Hospitalized children experience significant pain despite improvement efforts. This study was undertaken to better understand the epidemiology of acute pain in hospitalized children and the extent to which existing measures reveal targets for improving pain management.


A cross-sectional survey was used to audit pain assessment, intensity, prevalence, source, and treatment hospital-wide on a single day in 2011. Chart audits were performed on patients aged 0 to 21 years. All patients had the option to participate in a structured interview about their pain experience.


The audit included 112 children, 47 of whom were interviewed. Pain prevalence obtained by child/parent interview (72%) was more than twice that documented by nurses (30%). Infants, but not cognitively impaired children, had significantly lower rates of pain detection and analgesic ordering than older age groups. Procedural pain was the most frequently cited source of pain among interviewed patients and was poorly addressed in the medical record. Fifty percent of children with documented moderate-to-severe pain received scheduled pain medications. More than one-third of interviewed patients would have wanted more pain medication if it could have been safely given.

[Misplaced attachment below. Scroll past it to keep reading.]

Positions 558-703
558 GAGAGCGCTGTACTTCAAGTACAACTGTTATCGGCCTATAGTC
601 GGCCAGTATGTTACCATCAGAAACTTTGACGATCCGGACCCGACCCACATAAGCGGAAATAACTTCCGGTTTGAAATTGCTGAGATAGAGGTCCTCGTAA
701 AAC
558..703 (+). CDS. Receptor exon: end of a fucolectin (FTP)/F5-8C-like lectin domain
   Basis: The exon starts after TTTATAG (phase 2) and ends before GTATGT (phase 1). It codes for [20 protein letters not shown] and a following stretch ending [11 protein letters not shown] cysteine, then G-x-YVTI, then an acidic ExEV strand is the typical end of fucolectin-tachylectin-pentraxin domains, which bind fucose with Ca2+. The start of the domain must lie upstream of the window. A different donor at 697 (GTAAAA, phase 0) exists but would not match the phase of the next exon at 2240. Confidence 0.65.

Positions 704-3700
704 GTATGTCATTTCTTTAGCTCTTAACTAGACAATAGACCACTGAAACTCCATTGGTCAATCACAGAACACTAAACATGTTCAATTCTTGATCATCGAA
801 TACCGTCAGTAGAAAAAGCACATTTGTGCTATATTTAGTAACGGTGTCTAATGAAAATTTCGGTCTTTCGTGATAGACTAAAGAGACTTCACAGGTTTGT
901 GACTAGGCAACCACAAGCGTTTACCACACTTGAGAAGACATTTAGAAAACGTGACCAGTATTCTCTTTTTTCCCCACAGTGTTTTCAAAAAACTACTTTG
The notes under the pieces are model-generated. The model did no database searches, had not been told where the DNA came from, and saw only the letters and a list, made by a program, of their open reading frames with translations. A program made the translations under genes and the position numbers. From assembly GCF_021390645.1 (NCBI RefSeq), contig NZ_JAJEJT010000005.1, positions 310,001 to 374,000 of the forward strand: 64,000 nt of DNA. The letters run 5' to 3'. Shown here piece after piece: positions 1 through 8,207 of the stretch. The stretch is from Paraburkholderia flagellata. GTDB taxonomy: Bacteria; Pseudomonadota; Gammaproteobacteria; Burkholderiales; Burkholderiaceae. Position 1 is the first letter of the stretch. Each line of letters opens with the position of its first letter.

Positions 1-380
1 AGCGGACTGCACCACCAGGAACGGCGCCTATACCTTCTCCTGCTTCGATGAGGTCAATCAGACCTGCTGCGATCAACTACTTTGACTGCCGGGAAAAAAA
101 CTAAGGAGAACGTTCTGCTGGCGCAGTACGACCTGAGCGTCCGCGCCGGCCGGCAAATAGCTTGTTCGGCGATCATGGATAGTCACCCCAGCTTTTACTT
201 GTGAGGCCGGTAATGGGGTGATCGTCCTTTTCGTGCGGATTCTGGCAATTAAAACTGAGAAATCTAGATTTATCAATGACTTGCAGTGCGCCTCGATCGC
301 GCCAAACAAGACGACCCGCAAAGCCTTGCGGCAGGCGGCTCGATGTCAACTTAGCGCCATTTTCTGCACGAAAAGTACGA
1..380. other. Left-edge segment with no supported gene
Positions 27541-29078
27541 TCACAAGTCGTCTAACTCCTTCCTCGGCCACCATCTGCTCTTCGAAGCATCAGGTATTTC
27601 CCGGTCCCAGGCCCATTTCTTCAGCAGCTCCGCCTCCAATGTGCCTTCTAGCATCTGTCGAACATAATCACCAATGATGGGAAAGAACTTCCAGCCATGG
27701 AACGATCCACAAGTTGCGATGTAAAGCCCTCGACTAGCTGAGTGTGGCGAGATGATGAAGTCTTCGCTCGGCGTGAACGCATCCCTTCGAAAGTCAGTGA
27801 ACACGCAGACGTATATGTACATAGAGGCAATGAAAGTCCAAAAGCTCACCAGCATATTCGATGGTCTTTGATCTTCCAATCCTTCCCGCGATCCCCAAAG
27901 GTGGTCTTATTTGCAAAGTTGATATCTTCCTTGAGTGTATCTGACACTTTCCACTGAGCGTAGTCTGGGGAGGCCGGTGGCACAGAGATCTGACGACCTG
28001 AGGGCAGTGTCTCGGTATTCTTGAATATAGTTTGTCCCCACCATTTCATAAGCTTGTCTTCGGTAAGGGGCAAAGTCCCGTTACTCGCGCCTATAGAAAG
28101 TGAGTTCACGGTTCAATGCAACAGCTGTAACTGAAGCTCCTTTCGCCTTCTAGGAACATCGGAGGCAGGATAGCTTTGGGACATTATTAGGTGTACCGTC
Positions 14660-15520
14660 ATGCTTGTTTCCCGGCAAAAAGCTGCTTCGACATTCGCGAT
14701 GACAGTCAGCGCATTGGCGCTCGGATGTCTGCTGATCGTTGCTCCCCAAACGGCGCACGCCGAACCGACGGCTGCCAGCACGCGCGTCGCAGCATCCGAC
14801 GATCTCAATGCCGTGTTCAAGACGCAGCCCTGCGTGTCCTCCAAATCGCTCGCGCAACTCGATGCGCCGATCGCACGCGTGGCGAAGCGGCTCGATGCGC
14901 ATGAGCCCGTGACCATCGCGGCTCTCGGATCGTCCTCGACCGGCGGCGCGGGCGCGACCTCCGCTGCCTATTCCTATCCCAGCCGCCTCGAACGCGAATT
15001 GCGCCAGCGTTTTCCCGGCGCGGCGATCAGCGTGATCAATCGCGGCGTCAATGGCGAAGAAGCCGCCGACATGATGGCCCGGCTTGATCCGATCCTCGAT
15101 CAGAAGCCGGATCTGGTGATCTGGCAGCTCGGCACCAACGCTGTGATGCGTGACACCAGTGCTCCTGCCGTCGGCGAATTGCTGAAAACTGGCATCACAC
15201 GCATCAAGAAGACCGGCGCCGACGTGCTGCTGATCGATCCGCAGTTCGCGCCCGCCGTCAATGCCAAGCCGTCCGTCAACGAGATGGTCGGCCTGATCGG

Specific gaps remain in the quality of pain management provided to hospitalized children. Focus on infant pain detection, assessment and management of procedural pain, and scheduled analgesic ordering are sensible targets for future process improvement efforts.

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